What Is A Brand?

In an age where products are bought, rather than sold (think about it...) buyers make their choices according to brand identity, relying on the endorsement of a product that is provided by the brand name. A brand offers a form of guarantee, a set of ready made values attached to a product that we too can adopt upon purchase. We know that if we buy a pair of Manolo Blahnik maribou mules that we will impress our friends on a whole range of levels - apart from appreciating the aesthetic qualities of the shoe, they will begin to associate us with the upscale, urban lifestyle practised by other Blahnik wearers, for instance, the fictional Carrie Bradshaw from Sex & The City and her non-fictional counterpart, Sarah Jessica Parker. They will assume we are rich, successful, sexually powerful, fashion-loving, and never have to walk very far. The shoes, despite being uncomfortable and impractical, might make us feel like a celebrity, commanding the attention and respect of others. Because we are purchasing all these things along with a pair of shoes, we don't mind the hefty price tag: we are buying the brand and all it stands for, rather than simply the strips of leather, and pieces of wood/metal which make up the shoes.

Most modern advertising deals with enhancing the image of a brand, rather than promoting the benefits of a particular product. Audiences are suspicious of a direct message ("Buy this now") and prefer to have meanings indirectly associated with a product via branding. This means that advertising must be part of an overall marketing strategy: make the audience familiar with your brand's identity.

Brand Identity

Brand Identity is a combination of the following factors:

  1. Brand Essence - a way of summing up the significance of the brand to stockholders and consumers alike of the brand in one simple sentence
  2. Brand Slogan - a public way of identifying the brand for consumers - often associated with a logo
  3. Brand Personality - marketeers can describe their brand as though it were a person, with likes and dislikes and certain behaviour
  4. Brand Values – what does it stand for/against?
  5. Brand Appearance - What does it look/sound/taste like?
  6. Brand Heritage - how long has it been around? does it have customers who have been loyal to it for many years?
  7. Emotional benefits – how it avoids/reduces pain or increases pleasure
  8. Hard benefits – bigger? better? cheaper? washes whiter?

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Selling A Brand

Branding is part of the wider marketing process. In Ad Worlds: Brands, Media, Audiences (Arnold, 1999) Greg Myers reminds us that the 4Ps of Marketing (Price, Product, Promotion, Place) can be constraints on a brand, providing boundaries of meaning within which the brand must exist. He lists a further four Ps (Past, Position, Practices & Paradigms) which are used by advertisers when establishing a brand.

Past - heritage is an important part of brand identity, especially when the brand has been around for a long time (Pears Soap, Levi's, Coca Cola) and is associated with a particular culture (eg Marlboro & cowboys). By evoking the past, a whole range of connotative meanings can be attached to a brand (consider "Lee: The Jeans That Built America") as well as depicting it as long-established and reliable - see the Jack Daniels ad (right), part of a successful campaign which focused on the brand's longevity, as well as evoking aspects of the Wild West with the "Wanted Poster" style of typography.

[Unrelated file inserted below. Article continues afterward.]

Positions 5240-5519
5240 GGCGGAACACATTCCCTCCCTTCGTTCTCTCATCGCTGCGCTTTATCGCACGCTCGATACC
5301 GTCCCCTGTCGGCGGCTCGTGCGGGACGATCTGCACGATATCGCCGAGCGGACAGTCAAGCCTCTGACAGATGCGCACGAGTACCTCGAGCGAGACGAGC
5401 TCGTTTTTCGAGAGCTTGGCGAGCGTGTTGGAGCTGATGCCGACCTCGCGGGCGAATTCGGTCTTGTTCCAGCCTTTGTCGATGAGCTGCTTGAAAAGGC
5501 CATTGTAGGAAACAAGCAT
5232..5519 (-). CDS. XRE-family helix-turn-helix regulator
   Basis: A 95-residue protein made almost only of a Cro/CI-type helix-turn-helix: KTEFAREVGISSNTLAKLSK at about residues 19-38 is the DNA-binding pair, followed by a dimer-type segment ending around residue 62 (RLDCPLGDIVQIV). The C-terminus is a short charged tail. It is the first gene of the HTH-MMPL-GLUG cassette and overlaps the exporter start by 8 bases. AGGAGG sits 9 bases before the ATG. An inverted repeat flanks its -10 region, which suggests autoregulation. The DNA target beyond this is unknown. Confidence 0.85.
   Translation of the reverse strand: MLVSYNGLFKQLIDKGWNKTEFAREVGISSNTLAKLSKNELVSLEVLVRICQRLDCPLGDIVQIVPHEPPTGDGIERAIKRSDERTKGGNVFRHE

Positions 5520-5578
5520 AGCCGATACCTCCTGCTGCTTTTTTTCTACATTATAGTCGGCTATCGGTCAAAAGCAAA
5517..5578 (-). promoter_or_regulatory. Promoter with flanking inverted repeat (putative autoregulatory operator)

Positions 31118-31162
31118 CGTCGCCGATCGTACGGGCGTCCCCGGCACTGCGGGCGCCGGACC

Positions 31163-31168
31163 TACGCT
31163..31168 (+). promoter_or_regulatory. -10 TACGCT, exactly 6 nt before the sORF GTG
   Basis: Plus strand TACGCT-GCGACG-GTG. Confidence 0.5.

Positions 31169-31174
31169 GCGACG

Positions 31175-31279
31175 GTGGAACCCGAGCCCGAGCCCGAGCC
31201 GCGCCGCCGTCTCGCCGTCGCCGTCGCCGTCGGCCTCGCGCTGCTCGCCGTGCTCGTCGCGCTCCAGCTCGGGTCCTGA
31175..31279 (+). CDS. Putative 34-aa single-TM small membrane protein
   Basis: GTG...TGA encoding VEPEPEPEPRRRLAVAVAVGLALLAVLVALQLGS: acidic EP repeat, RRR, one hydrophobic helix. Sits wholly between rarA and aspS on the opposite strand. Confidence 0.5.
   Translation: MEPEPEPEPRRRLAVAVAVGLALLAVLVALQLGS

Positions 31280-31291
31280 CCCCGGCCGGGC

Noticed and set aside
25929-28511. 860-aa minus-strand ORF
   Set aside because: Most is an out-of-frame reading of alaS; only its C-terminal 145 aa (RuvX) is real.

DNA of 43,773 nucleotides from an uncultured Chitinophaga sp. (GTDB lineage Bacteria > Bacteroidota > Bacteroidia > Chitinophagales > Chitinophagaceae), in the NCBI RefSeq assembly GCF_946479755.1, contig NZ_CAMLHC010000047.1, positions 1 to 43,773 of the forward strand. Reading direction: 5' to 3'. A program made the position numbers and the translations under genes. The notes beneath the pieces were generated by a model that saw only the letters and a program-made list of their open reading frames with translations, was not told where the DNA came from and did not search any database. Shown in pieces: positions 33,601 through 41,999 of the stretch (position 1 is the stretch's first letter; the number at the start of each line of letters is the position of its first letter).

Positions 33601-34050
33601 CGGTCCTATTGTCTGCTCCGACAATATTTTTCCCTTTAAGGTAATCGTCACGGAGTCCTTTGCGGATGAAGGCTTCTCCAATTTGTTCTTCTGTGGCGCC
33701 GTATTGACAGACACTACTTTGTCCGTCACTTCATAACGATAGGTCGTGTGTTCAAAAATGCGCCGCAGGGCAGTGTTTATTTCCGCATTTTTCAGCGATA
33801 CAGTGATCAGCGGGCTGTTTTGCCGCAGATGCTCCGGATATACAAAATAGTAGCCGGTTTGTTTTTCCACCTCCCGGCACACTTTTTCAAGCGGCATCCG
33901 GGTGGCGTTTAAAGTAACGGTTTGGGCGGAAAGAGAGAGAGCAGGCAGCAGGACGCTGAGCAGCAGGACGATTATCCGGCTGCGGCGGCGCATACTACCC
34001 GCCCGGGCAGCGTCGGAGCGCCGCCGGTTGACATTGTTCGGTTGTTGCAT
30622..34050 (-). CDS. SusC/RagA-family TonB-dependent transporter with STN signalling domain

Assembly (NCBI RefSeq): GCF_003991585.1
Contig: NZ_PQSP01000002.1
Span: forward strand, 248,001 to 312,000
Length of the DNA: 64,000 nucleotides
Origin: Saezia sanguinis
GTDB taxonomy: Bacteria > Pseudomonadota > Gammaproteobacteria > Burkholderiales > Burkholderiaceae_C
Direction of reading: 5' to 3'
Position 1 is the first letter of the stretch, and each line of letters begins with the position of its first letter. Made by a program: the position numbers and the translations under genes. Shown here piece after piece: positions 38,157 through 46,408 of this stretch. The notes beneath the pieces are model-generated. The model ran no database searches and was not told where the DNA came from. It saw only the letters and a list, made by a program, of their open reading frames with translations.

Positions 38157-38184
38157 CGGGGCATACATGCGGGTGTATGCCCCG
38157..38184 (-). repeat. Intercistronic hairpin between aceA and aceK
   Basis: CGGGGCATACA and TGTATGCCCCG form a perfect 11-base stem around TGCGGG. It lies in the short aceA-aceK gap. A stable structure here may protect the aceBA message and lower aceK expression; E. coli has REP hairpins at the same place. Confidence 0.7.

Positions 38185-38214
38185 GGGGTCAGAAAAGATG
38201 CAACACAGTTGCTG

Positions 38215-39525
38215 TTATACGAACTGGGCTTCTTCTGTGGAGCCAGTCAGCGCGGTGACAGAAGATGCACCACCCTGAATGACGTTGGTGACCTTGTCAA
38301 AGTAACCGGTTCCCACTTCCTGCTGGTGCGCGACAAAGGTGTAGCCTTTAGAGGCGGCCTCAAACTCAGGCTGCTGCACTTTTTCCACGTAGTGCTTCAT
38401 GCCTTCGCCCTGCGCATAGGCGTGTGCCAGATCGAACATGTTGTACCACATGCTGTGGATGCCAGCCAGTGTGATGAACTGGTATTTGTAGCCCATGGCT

Position - brands must occupy a specific position in the marketplace, not only in relation to other brands of the same product, but in relation to products that could be used under similar circumstances (eg chinos vs jeans). Advertising helps position a brand - not necessarily as a market leader but as occupying a specific niche which is bought by a specific segment of the audience.

Practices - Brands are used by consumers, and those uses may change over time, as the result of trends (the use of chewing gum by clubbers) or the result of marketing (shoes worn by divers or in the shower reinvented as streetwear).

Paradigms - brands exist as part of a web of meanings, and these can shift over time (Myers cites the example of a brand of kitchen goods sold in the 1950s known as Radiation). Brands will change their associated meanings as the paradigms shift.

Anti Brand

As it becomes increasingly true that you are what you wear/eat/drive/sit on, your choice of brands defines who you are. There is much opposition to the concept that big corporations can define our values along with the cut of our jeans. As in the 1950s The Hidden Persuaders tapped into the paranoia that Big Bad Business might be brainwashing the populace through advertising jingles, so Naomi Klein's 2000 book, No Logo (which explores the art of culture jamming and all it seeks to subvert) has engaged with the widespread cynicism about corporations who create soap-powders-as-people in an effort to make us buy more. In an age when everything is seemingly conceived of as a brand in order to make it palatable (religion, TV stations, US Foreign Policy) to the wider public, it is only right that we should begin to question the branding process. Do these products REALLY have these connotative values? Does the brand of running shoes on our feet REALLY make a difference to our personality and self esteem? Should we really judge others so harshly on their chosen brand of sunglasses? We do well to be suspicious of the branding process.

Further Reading